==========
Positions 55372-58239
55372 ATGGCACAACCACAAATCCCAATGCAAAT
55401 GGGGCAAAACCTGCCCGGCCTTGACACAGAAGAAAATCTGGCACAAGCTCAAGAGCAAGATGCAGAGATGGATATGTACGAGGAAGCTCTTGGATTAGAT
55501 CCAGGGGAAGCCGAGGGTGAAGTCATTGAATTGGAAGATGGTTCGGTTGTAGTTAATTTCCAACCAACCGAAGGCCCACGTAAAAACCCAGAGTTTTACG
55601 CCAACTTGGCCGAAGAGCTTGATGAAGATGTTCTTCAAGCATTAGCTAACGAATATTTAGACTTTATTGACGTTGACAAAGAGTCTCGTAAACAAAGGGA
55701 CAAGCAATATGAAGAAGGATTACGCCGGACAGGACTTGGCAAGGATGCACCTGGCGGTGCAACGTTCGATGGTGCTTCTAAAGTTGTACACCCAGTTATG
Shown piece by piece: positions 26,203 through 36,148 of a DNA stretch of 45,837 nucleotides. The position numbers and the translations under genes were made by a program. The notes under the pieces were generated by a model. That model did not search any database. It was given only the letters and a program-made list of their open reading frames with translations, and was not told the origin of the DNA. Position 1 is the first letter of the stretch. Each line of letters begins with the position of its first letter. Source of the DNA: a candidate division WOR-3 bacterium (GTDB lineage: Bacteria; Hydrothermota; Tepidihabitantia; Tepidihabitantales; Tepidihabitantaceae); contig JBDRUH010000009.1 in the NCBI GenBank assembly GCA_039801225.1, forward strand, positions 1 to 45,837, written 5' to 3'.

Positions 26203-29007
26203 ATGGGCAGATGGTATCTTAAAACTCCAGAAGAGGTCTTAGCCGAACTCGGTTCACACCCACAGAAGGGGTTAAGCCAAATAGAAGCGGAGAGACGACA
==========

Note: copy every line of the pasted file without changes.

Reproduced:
Positions 55372-58239
55372 ATGGCACAACCACAAATCCCAATGCAAAT
55401 GGGGCAAAACCTGCCCGGCCTTGACACAGAAGAAAATCTGGCACAAGCTCAAGAGCAAGATGCAGAGATGGATATGTACGAGGAAGCTCTTGGATTAGAT
55501 CCAGGGGAAGCCGAGGGTGAAGTCATTGAATTGGAAGATGGTTCGGTTGTAGTTAATTTCCAACCAACCGAAGGCCCACGTAAAAACCCAGAGTTTTACG
55601 CCAACTTGGCCGAAGAGCTTGATGAAGATGTTCTTCAAGCATTAGCTAACGAATATTTAGACTTTATTGACGTTGACAAAGAGTCTCGTAAACAAAGGGA
55701 CAAGCAATATGAAGAAGGATTACGCCGGACAGGACTTGGCAAGGATGCACCTGGCGGTGCAACGTTCGATGGTGCTTCTAAAGTTGTACACCCAGTTATG
Shown piece by piece: positions 26,203 through 36,148 of a DNA stretch of 45,837 nucleotides. The position numbers and the translations under genes were made by a program. The notes under the pieces were generated by a model. That model did not search any database. It was given only the letters and a program-made list of their open reading frames with translations, and was not told the origin of the DNA. Position 1 is the first letter of the stretch. Each line of letters begins with the position of its first letter. Source of the DNA: a candidate division WOR-3 bacterium (GTDB lineage: Bacteria; Hydrothermota; Tepidihabitantia; Tepidihabitantales; Tepidihabitantaceae); contig JBDRUH010000009.1 in the NCBI GenBank assembly GCA_039801225.1, forward strand, positions 1 to 45,837, written 5' to 3'.

Positions 26203-29007
26203 ATGGGCAGATGGTATCTTAAAACTCCAGAAGAGGTCTTAGCCGAACTCGGTTCACACCCACAGAAGGGGTTAAGCCAAATAGAAGCGGAGAGACGACA